The Other Critics

Ducasse Gets His Three Stars; a British Tribute to Maze

Alain Ducasse’s war to win New York seems to be working: Frank Bruni gives Adour three stars, calling it a “qualified victory. It’s not through-and-through rapturous, but it’s first-rate.” [NYT]
Related: L’Obsession [NYM]

Maze by Gordon Ramsay comes in for a thoroughgoing appreciation by Bloomberg’s Richard Vines, a Brit who knows Ramsay’s restaurants the way New Yorkers know Mario Batali’s. [Bloomberg]

Jay Cheshes sees in Elettaria a checklist of downtown tropes — mustachioed bartenders, swank design, of-the-moment ingredients — but it’s lacking somewhat in the way the food is conceived and executed, in a three- (of six) star review. [TONY]

Alan Richman loves Terroir, both for its brilliant wine program and for the legions of girls there: “The few guys who have discovered this place don’t appear particularly suave, leaving plenty of opportunities for the rest of us.” Ew. [GQ]

Peter Meehan is an arepas man through and through, so his love letter to Shachis in Williamsburg is definitely a ringing endorsement, even among fellow arepa people. [NYT]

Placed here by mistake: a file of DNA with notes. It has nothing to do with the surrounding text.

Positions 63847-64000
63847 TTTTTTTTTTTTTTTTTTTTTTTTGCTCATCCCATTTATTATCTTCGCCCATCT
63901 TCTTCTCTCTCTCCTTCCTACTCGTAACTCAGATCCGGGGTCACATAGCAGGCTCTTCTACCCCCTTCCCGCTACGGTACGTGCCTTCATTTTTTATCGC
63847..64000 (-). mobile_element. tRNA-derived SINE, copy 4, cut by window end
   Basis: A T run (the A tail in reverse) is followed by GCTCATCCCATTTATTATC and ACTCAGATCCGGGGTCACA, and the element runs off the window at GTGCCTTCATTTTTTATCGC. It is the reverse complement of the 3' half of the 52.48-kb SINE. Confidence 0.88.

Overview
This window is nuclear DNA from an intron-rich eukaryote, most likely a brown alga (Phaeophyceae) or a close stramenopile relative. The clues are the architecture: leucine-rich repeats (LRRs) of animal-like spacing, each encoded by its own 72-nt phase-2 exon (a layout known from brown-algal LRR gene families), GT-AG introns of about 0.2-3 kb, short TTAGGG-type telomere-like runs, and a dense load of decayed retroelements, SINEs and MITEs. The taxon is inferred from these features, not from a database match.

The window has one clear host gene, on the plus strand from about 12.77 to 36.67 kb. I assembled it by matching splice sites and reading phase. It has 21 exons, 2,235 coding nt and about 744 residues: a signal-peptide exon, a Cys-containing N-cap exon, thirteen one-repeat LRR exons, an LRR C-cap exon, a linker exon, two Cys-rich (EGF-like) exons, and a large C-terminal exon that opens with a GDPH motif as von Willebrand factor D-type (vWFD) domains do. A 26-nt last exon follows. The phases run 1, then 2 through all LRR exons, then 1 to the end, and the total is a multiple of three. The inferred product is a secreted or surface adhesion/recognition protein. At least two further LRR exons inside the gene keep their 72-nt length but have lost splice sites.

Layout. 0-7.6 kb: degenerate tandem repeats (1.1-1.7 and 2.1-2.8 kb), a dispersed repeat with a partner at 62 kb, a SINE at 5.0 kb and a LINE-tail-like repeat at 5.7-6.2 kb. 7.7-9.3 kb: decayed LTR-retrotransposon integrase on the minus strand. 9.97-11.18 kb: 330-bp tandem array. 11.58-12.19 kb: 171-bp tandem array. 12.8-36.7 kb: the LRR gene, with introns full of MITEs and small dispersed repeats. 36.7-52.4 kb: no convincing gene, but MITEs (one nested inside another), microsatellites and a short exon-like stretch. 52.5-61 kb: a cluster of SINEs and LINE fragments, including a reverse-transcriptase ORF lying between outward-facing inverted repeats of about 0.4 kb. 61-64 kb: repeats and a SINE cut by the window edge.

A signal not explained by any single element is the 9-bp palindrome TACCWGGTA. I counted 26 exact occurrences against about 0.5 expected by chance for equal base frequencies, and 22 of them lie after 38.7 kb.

The Greek-Turkish Agnanti in Bay Ridge was too historically interesting for Sietsema to pass up, but the only thing that seems to have stood out there was the stewed rooster. [VV]

The room is lame, and a few of the mains off, but Paul Adams is clearly turned on by the food at Olana, in the best review the restaurant has gotten yet. [NYS]

Allen & Delancey had pretty much come out of the review cycle unscathed — until Lauren Collins’s review, this week, which finds the food merely competent and indistinct. She loves the room, though, like everybody else. [NYer]

Ducasse Gets His Three Stars; a British Tribute to Maze